On a positive note, it is written by somebody who clearly knew and loved life at sea. In fact, Richard Armstrong sailed in the Merchant Service for 17 years, and his books are all very authentic representations of his experience. In Sea Change he describes life aboard a coal-fired steam engine ship in realistic and factual detail. From a literary history perspective, it appears the adventure story of earlier seafaring books about adolescent boys gives way to a more realistic novel type. In a way, it is also a career book; like ‘the Sue Barton’ books about nursing, Sea Change provides a lot of details about the apprenticeship workings of the Merchant Navy. It praises hard work, the benefits of experience and the necessity of following orders. In ‘Carnegie Boys: 70 years of Boyhood in Fiction’, Michele Gill has suggested that the masculine values and the focus on maintaining the status quo within a hierarchy described in Sea Change resonated strongly in a society which was recovering from the upheaval of a world war.

In my experience, books about sailing are like pony books; full of detail about the subject matter at hand, with the narrative arch almost entirely subservient to the detail. This can be observed in the Aubrey–Maturin series, in the Hornblower books, even in the early Swallows and Amazon books. Sea Change is like this. For me, though, unlike pony books, it takes a more sustained interest in sailing than I can bring forth.  

I found Sea Change well written and historically interesting. I even found myself interested in the details about how cargo is taken on board, stowed and delivered at the other end. But in contrast to Keith Barker (1998) who found it “still provides a great deal of excitement”, the gender-specific signalling and amount of detail about sailing did not do it for me. For me, it is a novel that is left in the past, both in terms of gender expectation and in terms of the life it describes. 3 out of 10.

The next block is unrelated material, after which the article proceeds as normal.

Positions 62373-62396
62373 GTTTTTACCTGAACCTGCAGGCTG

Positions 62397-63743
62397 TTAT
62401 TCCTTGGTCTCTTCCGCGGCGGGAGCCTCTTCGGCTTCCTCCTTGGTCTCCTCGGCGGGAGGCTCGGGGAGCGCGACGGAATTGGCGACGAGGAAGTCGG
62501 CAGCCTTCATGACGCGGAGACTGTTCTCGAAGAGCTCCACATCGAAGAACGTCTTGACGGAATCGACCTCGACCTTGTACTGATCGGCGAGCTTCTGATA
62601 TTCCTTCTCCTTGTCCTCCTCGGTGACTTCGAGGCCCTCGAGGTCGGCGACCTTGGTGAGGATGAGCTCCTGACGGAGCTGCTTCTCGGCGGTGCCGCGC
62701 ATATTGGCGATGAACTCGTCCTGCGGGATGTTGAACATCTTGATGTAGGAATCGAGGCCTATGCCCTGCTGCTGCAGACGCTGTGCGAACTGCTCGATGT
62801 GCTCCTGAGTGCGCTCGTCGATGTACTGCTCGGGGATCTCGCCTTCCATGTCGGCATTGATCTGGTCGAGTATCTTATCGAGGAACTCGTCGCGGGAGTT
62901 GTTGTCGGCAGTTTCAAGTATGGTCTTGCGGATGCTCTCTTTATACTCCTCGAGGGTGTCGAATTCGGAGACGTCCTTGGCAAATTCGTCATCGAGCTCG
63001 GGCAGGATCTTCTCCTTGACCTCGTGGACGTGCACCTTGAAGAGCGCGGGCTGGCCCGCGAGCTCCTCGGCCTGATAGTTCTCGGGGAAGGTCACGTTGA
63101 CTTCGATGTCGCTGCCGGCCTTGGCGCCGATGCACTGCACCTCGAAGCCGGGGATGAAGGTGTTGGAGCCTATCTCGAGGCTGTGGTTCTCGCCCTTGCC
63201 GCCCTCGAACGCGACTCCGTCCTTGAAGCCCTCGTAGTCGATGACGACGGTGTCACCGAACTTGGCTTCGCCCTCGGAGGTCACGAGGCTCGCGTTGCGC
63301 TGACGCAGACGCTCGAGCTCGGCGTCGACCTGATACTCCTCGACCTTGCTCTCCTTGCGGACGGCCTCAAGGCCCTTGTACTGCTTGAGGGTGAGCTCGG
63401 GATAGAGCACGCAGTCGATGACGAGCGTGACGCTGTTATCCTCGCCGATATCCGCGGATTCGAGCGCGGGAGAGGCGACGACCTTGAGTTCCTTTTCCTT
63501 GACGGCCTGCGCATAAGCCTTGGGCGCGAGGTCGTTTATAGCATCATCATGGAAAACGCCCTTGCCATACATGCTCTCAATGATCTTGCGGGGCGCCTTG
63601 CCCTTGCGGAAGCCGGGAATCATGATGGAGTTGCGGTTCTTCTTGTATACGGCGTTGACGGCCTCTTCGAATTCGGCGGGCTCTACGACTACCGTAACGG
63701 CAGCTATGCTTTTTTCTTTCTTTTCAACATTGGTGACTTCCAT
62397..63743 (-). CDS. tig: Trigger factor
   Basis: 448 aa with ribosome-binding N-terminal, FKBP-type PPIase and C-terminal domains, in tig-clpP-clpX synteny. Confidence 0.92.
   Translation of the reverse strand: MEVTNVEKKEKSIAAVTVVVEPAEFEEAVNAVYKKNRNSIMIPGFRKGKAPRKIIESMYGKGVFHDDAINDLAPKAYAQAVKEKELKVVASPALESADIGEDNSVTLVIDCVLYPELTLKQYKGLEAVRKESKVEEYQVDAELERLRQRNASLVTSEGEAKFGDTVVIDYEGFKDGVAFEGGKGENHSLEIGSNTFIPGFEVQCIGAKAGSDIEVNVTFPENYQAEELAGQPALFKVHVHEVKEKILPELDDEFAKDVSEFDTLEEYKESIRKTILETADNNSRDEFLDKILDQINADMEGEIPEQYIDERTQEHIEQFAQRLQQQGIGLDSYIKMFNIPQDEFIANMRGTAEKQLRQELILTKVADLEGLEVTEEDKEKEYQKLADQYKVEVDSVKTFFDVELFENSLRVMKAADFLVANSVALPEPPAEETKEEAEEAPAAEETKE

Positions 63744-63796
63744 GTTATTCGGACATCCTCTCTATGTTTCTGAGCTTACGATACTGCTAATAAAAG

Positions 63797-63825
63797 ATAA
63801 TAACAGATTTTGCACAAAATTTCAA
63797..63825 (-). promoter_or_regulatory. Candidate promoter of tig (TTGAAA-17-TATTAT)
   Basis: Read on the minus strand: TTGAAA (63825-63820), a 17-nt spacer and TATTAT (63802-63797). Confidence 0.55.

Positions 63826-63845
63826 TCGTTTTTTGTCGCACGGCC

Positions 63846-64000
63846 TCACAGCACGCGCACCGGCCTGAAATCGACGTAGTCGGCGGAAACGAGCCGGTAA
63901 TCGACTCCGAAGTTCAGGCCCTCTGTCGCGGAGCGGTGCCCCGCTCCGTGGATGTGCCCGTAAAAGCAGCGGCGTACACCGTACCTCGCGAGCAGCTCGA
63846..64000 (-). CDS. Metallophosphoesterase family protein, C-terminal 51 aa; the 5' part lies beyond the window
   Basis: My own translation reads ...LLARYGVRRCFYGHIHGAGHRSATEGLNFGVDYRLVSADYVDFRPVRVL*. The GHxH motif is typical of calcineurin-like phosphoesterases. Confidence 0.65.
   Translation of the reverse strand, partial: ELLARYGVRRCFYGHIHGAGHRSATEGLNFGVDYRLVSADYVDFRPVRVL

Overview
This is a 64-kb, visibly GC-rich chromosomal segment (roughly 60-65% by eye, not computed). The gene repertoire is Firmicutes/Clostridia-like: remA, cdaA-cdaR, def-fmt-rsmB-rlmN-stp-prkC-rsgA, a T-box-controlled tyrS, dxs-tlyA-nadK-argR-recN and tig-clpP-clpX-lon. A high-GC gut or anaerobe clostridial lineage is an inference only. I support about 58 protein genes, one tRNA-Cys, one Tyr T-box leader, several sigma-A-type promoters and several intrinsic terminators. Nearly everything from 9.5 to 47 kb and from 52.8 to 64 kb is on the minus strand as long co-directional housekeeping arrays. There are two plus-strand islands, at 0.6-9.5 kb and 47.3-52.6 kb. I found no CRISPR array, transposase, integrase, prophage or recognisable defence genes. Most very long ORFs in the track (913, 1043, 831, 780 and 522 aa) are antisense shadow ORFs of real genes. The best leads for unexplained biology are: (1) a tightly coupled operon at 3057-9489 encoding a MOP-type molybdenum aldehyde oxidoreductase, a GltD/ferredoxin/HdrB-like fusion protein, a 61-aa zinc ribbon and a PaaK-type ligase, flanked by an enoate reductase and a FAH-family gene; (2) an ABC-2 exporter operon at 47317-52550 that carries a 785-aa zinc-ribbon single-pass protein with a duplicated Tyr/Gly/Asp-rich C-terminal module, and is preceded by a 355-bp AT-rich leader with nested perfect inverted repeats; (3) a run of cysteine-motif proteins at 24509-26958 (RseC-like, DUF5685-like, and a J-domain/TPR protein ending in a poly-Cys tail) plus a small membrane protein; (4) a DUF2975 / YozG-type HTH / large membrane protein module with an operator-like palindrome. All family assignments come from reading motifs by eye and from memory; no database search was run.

Collected Stories for Children (1947)

Collected Stories for Children was written by Walter de la Mare and published in 1947. My edition is a cheap Puffin collection reprinted in 1987 which contains illustrations by Robin Jacques. It was the first collection of stories to win the Carnegie award. The award was surprising since it was the first time that previously published material had been considered – but the award was given more in recognition of de la Mare’s outstanding contribution to children’s literature rather than for new and original work. The collection originally contained 17 tales but ‘Sambo and the Snow Mountains’ has been removed from the edition I have for extremely good reasons; apparently, the story is about ‘Sambo’ who doses himself with every kind of medicine in his attempt to become white (!!) 

The 16 strange tales are all ‘Kunstmaerchen’, i.e. folk or fairy tales which have not been passed down through an oral tradition and collected by people like the Brothers Grimm. Instead, they are written by and very much a product of a particular author – all Hans Christian Andersen’s tales are ‘Kunstmaerchen’, for instance. In the case of de la Mare, there’s a strong supernatural tone to the tales, in fact, they remind me very much of M R James’ ghost stories, but written for children.